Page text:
Finding these rare stars is really like looking for a needle in a haystack. But if we select these stars in the right way, it’s like burning down the farm and sweeping up the needles with a magnetAndrew CaseyESOAn artist's impression of a hypernova, an explosive death of a star roughly ten times more energetic than a normal supernova.

The text in this work is licensed under a Creative Commons Attribution 4.0 International License. For image use please see separate credits above.


Far-off Solar System object spied

12 November 2015 - 9:12am

Astronomers have identified the most distant object yet in the Solar System - a likely icy body three times further away than even far-flung Pluto.

Super-scope project breaks ground

12 November 2015 - 9:11am

A ceremony is held to mark the start of construction of one of the key astronomical facilities of the next decade - the Giant Magellan Telescope.

'Venus twin' excites astronomers

12 November 2015 - 9:08am

Astronomers hunting distant worlds say they have made one of their most significant discoveries to date - what could be a kind of hot twin to our Venus.

Most distant solar system object yet could hint at hidden planet

11 November 2015 - 9:05am

A newly discovered rocky body is more than three times more distant than Pluto. It and its companions could help solve a mystery about the outer solar system

Pluto surprises with ice volcanoes and alien weather

10 November 2015 - 9:32am

New revelations from NASA's New Horizons probe shows Pluto's diverse geology is blanketed with a more compact atmosphere than we thought

Four Months after Pluto Flyby, NASA’s New Horizons Yields Wealth of Discovery

10 November 2015 - 9:19am
From possible ice volcanoes to twirling moons, NASA’s New Horizons science team is discussing more than 50 exciting discoveries about Pluto at this week’s 47th Annual Meeting of the American Astronomical Society’s Division for Planetary Sciences in National Harbor, Maryland.

Pluto may have ice volcanoes

10 November 2015 - 9:17am

Two possible cryo-volcanoes are identified on the surface of Pluto - huge mountains with a hole in the top that may spew a slurry of ices.

'Twice-baked' model for Moon origin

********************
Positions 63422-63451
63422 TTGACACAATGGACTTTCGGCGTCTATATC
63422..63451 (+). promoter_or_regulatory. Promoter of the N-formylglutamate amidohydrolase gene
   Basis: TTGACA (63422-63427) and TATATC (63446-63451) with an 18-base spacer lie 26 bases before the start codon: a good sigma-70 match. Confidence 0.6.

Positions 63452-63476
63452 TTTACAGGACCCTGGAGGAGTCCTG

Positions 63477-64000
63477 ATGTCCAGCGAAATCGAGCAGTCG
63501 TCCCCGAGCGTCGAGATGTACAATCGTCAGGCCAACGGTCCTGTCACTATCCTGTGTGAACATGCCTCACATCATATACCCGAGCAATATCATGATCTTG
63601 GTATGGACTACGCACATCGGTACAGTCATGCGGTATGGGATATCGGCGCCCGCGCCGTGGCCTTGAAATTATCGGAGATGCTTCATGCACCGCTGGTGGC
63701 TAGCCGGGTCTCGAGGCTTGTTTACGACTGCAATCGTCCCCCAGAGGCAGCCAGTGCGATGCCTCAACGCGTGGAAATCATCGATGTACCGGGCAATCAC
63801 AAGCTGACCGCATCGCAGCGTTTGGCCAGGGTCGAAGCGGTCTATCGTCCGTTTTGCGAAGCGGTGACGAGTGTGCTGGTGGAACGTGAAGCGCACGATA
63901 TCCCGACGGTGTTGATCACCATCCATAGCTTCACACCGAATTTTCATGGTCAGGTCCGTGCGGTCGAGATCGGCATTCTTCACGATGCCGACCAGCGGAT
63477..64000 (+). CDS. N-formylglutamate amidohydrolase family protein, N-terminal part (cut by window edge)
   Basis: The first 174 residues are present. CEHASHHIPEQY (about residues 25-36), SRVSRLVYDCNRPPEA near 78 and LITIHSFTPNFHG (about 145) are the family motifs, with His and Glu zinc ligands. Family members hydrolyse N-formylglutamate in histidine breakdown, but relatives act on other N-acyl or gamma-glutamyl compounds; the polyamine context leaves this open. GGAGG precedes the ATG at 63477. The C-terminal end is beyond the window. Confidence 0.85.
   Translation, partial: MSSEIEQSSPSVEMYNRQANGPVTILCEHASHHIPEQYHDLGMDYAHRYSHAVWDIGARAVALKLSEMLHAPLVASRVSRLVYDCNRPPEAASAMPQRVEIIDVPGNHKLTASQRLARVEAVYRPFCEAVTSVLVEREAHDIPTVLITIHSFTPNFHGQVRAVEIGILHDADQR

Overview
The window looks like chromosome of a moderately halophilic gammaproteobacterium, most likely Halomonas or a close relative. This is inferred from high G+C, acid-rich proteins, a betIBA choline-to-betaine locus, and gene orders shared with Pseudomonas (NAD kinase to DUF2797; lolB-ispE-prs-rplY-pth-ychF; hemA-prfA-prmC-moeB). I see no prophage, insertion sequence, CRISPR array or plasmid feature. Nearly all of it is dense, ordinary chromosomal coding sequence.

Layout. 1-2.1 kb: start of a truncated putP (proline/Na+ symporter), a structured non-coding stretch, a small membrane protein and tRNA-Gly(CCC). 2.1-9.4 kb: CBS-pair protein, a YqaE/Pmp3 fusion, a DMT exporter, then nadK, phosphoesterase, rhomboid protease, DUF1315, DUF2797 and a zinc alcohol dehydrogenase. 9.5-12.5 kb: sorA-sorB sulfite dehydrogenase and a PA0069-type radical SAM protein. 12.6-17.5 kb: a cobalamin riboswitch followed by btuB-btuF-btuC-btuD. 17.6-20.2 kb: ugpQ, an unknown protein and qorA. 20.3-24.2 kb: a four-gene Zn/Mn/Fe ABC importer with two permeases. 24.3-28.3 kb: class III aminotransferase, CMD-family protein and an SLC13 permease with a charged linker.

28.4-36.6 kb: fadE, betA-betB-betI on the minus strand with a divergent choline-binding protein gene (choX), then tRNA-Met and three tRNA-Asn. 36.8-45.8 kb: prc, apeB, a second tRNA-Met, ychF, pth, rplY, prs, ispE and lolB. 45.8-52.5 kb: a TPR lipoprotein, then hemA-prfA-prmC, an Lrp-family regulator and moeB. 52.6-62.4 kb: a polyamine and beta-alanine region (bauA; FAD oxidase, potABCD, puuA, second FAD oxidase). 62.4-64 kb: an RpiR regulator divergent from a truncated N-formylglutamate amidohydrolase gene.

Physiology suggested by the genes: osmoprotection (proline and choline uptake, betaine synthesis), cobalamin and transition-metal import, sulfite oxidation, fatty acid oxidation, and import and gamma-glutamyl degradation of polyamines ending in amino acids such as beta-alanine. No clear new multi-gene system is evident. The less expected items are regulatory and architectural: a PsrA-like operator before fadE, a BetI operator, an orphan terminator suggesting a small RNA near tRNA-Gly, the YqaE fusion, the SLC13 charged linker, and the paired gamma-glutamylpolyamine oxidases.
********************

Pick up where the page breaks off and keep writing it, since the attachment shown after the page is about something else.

10 November 2015 - 9:17am

A new model of the Moon's formation suggests it developed in two stages, leading to inner and outer layers with different compositions.

Hot Jupiters may have formed through planetary billiards

9 November 2015 - 9:55am

The first exoplanets found were gas giants orbiting close to their stars – a study suggests they could be built from collisions of several smaller planets

Shining a light on the aurora of Mars

6 November 2015 - 10:51am

ESA's Mars Express has shed new light on the Red Planet's rare ultraviolet aurora by combining for the first time remote observations with in situ measurements of electrons hitting the atmosphere.

Deserts and dunes: Earth as an analogue for Titan

6 November 2015 - 10:51am

By comparing radar images of areas on Titan to those of Earth's deserts, scientists have identified two distinct types of sand dune on Saturn's largest moon – and discovered eroded structures that indicate that Titan's climate may have once been very different.

Gaia's sensors scan a lunar transit

6 November 2015 - 10:51am

Located 1.5 million km from the Earth, ESA's Gaia spacecraft is scanning the sky to conduct the most detailed census of stars in our Galaxy. However, on 6 November, it will be perfectly placed to witness a rare event that will involve objects much closer to home – a lunar transit across the Sun.

Salt flats on Europa mean moon’s ocean may come to surface

6 November 2015 - 10:50am

Jupiter's icy moon is a favourite of alien-hunters, thanks to its buried ocean. Now it seems the ocean could come to the surface - and it might be life friendly

Bright light may not be dark matter’s smoking gun after all

6 November 2015 - 10:50am

Dwarf galaxy observations dash astronomers' hopes that the signal at the centre of the Milky Way was caused by dark matter particles colliding

NASA probe shows how solar burps may have stripped Mars of water

6 November 2015 - 10:49am

The MAVEN orbiter is trying to figure out why the Red Planet lost all its water – and a massive solar flare in March could help

Historic Rosetta mission to end with crash into comet

6 November 2015 - 10:46am

Historic Rosetta mission to end with crash into comet

Nature 527, 7576 (2015).

Author: Elizabeth Gibney

There were other options, but super close-up shots on descent will provide science bonanza.